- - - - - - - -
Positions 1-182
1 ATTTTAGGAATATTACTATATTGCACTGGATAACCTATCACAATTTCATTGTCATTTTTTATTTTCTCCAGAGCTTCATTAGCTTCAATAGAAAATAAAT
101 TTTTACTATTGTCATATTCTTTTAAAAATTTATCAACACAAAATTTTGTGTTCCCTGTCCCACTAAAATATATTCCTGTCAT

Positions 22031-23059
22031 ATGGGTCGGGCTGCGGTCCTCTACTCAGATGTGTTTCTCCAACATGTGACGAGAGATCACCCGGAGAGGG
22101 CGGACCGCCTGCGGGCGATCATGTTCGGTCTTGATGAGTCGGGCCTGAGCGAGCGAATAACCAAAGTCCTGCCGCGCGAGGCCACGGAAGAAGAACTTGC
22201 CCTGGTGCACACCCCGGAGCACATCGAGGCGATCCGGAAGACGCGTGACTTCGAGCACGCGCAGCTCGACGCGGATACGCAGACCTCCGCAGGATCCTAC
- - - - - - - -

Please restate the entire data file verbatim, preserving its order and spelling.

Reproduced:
Positions 1-182
1 ATTTTAGGAATATTACTATATTGCACTGGATAACCTATCACAATTTCATTGTCATTTTTTATTTTCTCCAGAGCTTCATTAGCTTCAATAGAAAATAAAT
101 TTTTACTATTGTCATATTCTTTTAAAAATTTATCAACACAAAATTTTGTGTTCCCTGTCCCACTAAAATATATTCCTGTCAT

Positions 22031-23059
22031 ATGGGTCGGGCTGCGGTCCTCTACTCAGATGTGTTTCTCCAACATGTGACGAGAGATCACCCGGAGAGGG
22101 CGGACCGCCTGCGGGCGATCATGTTCGGTCTTGATGAGTCGGGCCTGAGCGAGCGAATAACCAAAGTCCTGCCGCGCGAGGCCACGGAAGAAGAACTTGC
22201 CCTGGTGCACACCCCGGAGCACATCGAGGCGATCCGGAAGACGCGTGACTTCGAGCACGCGCAGCTCGACGCGGATACGCAGACCTCCGCAGGATCCTAC